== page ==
Harbor Branch Oceanographic Institution. (2003, October 16). Startling Deep-sea Encounter With Rare, Massive Greenland Shark. ScienceDaily. Retrieved March 31, 2015 from www.sciencedaily.com/releases/2003/10/031016064024.htm
Harbor Branch Oceanographic Institution. "Startling Deep-sea Encounter With Rare, Massive Greenland Shark." ScienceDaily. www.sciencedaily.com/releases/2003/10/031016064024.htm (accessed March 31, 2015).

Share This


More From ScienceDaily



More Plants & Animals News

Tuesday, March 31, 2015

Featured Research

from universities, journals, and other organizations


Featured Videos

from AP, Reuters, AFP, and other news services

Gorilla Falls Into Zoo Moat

Gorilla Falls Into Zoo Moat

Reuters - Light News Video Online (Mar. 31, 2015) A gorilla comes to the rescue of her sister who fell into a moat in Israel&apos;s Safari zoo. Rough cut (no reporter narration). Video provided by Reuters
Powered by NewsLook.com
California on Alert Over Surge in Sea Lion Strandings

California on Alert Over Surge in Sea Lion Strandings

AFP (Mar. 31, 2015) Since the start of the year, thousands of baby sea lions have washed up on beaches along the west coast of the United States. Marine animal care centers are working around the clock to save the stranded creatures. Duration: 02:06 Video provided by AFP
Powered by NewsLook.com
Giant Amphibian Fossils Found in Portugal

Giant Amphibian Fossils Found in Portugal

Reuters - Light News Video Online (Mar. 31, 2015) Scientists discover a new species of giant amphibian that was one of the largest predators on earth about 220 million year ago. Tara Cleary reports. Video provided by Reuters
Powered by NewsLook.com
Rhino Goes on Deadly Rampage in Nepal

Rhino Goes on Deadly Rampage in Nepal

Reuters - News Video Online (Mar. 31, 2015) A rhino runs rampant down a bustling city street, killing one woman and injuring several others, before security personnel chase it back into the forest. Vanessa Johnston reports. Video provided by Reuters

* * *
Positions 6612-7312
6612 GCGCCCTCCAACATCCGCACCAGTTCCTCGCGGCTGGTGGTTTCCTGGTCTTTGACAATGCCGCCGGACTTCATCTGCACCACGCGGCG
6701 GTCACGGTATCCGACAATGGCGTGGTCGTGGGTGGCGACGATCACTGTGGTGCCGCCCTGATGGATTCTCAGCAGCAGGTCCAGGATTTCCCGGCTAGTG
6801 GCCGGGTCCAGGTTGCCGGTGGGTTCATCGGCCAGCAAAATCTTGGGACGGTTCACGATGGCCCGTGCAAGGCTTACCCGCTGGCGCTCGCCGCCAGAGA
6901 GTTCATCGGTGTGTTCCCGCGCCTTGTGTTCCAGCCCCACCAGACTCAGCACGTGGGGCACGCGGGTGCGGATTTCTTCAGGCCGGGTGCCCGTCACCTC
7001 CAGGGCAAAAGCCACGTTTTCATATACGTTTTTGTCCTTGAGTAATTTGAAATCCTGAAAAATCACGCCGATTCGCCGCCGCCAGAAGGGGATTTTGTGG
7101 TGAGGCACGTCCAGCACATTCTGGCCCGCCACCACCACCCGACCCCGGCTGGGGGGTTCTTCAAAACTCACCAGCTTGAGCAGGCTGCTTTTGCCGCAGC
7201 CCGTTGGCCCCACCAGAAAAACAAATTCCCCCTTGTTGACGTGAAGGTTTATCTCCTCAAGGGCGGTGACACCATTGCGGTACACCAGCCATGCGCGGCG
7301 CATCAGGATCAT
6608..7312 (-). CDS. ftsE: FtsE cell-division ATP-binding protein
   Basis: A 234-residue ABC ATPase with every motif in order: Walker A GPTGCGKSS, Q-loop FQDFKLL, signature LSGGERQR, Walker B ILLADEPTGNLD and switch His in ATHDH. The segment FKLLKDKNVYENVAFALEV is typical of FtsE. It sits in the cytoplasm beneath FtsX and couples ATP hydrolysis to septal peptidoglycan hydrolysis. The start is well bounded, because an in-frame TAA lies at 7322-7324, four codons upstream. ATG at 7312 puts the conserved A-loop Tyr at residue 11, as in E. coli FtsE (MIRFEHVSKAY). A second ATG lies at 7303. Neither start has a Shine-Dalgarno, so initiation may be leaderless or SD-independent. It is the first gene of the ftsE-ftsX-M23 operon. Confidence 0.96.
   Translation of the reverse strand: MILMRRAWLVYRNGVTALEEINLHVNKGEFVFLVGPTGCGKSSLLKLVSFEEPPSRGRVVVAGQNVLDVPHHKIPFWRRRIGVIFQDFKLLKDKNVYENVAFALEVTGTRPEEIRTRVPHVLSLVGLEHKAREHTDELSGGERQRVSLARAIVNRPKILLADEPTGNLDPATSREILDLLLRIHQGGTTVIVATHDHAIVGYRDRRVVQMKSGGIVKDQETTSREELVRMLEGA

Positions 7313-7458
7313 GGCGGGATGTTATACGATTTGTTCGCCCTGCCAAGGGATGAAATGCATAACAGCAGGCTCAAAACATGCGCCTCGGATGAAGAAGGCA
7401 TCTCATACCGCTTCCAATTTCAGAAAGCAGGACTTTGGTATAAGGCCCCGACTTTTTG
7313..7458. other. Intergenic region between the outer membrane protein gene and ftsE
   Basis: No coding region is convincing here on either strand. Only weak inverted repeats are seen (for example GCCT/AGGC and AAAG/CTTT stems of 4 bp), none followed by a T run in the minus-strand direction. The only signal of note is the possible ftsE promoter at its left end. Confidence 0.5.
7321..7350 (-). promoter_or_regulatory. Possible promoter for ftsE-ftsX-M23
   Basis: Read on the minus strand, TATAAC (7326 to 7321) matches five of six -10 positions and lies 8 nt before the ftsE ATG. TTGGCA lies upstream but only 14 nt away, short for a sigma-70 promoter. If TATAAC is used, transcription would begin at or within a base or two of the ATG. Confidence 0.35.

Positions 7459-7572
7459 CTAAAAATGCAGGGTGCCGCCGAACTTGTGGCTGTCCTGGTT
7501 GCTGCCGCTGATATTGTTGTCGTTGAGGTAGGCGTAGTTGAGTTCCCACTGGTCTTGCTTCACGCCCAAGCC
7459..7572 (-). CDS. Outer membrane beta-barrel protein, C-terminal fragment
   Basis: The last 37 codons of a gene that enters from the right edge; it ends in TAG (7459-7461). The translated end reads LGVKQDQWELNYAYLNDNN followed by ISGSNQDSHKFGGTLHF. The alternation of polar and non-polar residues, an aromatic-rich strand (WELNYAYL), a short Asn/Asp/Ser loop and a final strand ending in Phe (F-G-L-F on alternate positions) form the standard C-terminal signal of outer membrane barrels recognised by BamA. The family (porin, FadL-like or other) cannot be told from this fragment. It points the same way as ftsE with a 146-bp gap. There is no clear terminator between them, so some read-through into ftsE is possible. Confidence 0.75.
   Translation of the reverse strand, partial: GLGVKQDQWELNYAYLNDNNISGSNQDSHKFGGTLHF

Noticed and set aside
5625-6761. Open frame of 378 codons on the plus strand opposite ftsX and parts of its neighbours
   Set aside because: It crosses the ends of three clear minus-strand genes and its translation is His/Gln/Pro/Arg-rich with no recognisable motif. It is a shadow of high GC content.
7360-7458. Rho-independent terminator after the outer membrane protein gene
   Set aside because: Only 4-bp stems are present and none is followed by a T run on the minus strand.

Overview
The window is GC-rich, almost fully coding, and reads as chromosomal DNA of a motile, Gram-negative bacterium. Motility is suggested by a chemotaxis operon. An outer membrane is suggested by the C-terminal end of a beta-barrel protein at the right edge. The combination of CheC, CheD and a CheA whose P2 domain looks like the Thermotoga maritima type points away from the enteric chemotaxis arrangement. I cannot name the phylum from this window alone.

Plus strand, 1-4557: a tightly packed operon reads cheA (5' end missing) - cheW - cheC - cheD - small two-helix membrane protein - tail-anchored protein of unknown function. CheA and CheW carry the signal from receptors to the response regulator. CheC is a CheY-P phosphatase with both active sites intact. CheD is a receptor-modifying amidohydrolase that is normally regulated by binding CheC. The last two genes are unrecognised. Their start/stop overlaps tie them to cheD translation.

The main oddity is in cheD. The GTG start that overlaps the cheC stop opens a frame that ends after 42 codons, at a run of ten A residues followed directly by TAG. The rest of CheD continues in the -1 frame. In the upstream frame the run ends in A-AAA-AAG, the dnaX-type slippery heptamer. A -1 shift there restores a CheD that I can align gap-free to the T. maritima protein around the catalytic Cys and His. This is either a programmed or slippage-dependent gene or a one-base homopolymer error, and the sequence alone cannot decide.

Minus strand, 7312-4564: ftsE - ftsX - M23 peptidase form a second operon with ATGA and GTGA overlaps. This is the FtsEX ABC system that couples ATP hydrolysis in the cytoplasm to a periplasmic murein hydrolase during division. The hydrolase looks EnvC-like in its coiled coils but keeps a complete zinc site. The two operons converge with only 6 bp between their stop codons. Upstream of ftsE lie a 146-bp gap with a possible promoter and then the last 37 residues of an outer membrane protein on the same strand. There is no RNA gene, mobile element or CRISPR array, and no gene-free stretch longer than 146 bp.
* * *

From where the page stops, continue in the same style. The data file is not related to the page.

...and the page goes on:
Powered by NewsLook.com

Search ScienceDaily

Number of stories in archives: 140,361

Find with keyword(s):
Enter a keyword or phrase to search ScienceDaily for related topics and research stories.

Save/Print:
Share:

Breaking News:

Strange & Offbeat Stories


Plants & Animals

Earth & Climate

Fossils & Ruins

In Other News

... from NewsDaily.com

Science News

Health News

Environment News

Technology News



Save/Print:
Share:

Free Subscriptions


Get the latest science news with ScienceDaily's free email newsletters, updated daily and weekly. Or view hourly updated newsfeeds in your RSS reader:

Get Social & Mobile


Keep up to date with the latest news from ScienceDaily via social networks and mobile apps:

Have Feedback?


Tell us what you think of ScienceDaily -- we welcome both positive and negative comments. Have any problems using the site? Questions?
Mobile: iPhone Android Web
Follow: Facebook Twitter Google+
Subscribe: RSS Feeds Email Newsletters
Latest Headlines Health & Medicine Mind & Brain Space & Time Matter & Energy Computers & Math Plants & Animals Earth & Climate Fossils & Ruins